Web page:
Compared to choosing a cage for your Bun, selecting an exercise pen is very easy. You really only have to ask yourself four questions to figure out the basics, and anything beyond that is purely a matter of aesthetics.
- How tall should my pen be?
Bunnies are, obviously, quite good at hopping. Some buns are mini Houdinis, and others of are the mild-mannered variety who would never dream of doing anything even remotely naughty. Most rabbits are somewhere between these two extremes. The general idea is to find a pen that will provide safety and security for your pet while not turning your home into a maximum security prison.
Consider how large your rabbit will be when fully grown. Think about the height of the litter box and whether you will provide other surfaces in the pen, like boxes or bins with which your bunny can play. Adventurous bunnies can and will use these items to their advantage if they decide to try exploring the World Beyond the Pen. We have witnessed buns push their boxes around with their noses to position them just so, and then vault themselves over the side of the pen with the greatest of ease. It’s quite amusing and rather amazing to watch them go through this process.
Usually the general rule we follow is getting a pen 2.5 times taller than the height of the rabbit when it stands on its hind legs without stretching to its tiptoes. Most of our Hollands are 10-12 inches high when they sit up to do incredibly cute things like wash their wee faces. 12 inches x 2.5 gives us a good height of 30 inches to work with. Thus far, none of our Buns have managed to escape a 30” high pen, although Half Stache is trying his hardest. We have had a few manage to find a way out of the 24” pen, but you can usually tell if your bun will be a boundary tester at a fairly young age; just look for the twinkle in the eyes and an unmistakable air of determination. If you see those signs, get the pen that is 6” higher.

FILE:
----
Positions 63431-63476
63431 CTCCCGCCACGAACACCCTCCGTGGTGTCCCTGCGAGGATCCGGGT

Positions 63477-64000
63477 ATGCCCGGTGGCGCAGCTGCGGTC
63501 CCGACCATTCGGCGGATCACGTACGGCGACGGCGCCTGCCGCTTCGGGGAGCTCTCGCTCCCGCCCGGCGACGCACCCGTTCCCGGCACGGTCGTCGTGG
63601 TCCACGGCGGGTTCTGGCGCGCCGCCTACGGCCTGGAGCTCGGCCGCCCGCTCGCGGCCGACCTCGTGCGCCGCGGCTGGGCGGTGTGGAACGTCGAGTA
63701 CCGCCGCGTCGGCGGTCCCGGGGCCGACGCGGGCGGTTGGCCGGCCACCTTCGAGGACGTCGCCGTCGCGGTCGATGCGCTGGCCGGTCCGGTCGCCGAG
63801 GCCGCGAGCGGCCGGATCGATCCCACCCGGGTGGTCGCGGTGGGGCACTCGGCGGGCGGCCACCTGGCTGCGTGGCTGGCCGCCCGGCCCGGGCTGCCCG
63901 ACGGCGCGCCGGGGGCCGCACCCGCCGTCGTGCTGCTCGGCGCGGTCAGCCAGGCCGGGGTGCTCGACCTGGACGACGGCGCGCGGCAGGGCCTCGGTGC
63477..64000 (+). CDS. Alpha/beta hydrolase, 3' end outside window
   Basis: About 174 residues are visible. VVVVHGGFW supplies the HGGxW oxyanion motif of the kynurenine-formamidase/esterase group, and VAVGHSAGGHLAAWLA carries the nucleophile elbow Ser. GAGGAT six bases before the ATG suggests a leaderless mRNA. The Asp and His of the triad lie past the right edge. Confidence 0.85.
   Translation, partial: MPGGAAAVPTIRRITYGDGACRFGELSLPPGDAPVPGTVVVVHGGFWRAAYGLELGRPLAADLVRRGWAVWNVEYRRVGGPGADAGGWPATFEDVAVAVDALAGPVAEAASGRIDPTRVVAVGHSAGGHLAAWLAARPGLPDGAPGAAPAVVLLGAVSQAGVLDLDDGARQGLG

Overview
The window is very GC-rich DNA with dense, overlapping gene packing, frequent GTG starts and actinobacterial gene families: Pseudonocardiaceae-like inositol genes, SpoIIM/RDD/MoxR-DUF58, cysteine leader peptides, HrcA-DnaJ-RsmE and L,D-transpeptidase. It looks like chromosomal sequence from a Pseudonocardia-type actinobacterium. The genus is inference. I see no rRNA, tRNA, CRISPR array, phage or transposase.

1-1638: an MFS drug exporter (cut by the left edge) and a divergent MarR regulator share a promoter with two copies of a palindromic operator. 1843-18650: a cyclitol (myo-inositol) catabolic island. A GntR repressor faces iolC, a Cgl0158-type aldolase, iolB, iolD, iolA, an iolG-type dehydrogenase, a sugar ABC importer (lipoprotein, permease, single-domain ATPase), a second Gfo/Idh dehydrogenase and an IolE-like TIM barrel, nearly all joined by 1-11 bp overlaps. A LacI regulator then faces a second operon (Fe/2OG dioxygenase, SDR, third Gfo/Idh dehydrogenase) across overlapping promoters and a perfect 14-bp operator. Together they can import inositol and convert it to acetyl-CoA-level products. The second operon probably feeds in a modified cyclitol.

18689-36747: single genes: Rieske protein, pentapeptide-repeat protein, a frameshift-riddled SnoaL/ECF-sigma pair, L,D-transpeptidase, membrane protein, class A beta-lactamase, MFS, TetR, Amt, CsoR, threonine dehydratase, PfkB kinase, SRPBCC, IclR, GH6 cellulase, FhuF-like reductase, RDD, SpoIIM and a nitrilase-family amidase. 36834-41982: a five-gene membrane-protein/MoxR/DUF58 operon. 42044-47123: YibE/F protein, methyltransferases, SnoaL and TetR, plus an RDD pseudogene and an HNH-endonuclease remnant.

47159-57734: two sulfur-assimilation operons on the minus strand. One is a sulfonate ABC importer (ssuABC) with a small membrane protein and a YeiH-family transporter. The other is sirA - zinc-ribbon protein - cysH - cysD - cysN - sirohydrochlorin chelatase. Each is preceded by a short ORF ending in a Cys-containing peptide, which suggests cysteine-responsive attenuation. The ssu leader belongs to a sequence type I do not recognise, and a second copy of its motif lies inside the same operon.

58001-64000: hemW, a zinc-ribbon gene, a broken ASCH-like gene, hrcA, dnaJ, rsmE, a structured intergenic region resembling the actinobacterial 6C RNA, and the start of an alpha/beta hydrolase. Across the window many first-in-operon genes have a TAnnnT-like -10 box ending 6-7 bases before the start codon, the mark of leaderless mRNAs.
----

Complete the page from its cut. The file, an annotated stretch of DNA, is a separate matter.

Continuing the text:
Common heights of exercise pens are 24”, 30”, 36”, 42”, and 48”.
- Would you like a pen with a step through gate?
sized-doors in one of the panels, others have no door/gate and involve removing clips or a post to open the pen and
retrieve your bunny. We have all three styles in our rabbitry and have come to appreciate the benefits of the of
the step through gate style above all others. When the time comes to put a squirming rabbit who doesn’t want
playtime to end back into his cage, that door can make life much easier for both of you.
3. What material do you prefer your pen to be made with?
Your main choices are wire or plastic. We have invested in both and, when it comes to cleaning the pens
themselves, the wire wins, hands down. The plastic variety, like those made by the Iris company, have all sorts of
nooks and crannies where bunny pee and poo balls like to hide and get stuck. The ewww factor definitely increases
when you don’t have a power washer and you have to wash each panel by hand in your bathtub. Yes, we definitely
have experience with this one.
Some of you may wonder about the fabric pop-up style exercise pens that are advertised on Amazon and other
sites. They are nice to look at, but would be short-lived once a bunny takes his first nibble.
4. How much should a good, sturdy pen cost?
We purchased some of our Iris pens on sale for $28 (8-panels), but have seen them regularly priced up to $75,
depending on the color selected.
Wire pens have a wide range of prices, as well. Our current favorite is the Chewy.com 30” Frisco pen with a walk-
thru door which is very reasonably priced at $39.99 and is frequently on sale for $34.99. If you look at the other
pens on the Chewy.com site, prices can go up to the $200 range. For a rabbit, the Frisco pen is more than adequate
and we highly recommend it.
We hope this information guides you in making an informed exercise pen selection. If you have further questions, we are always happy to help!
(For some reason the link feature on the website is acting up. The links are active, it is just highlighting many words rather than the single word I selected.)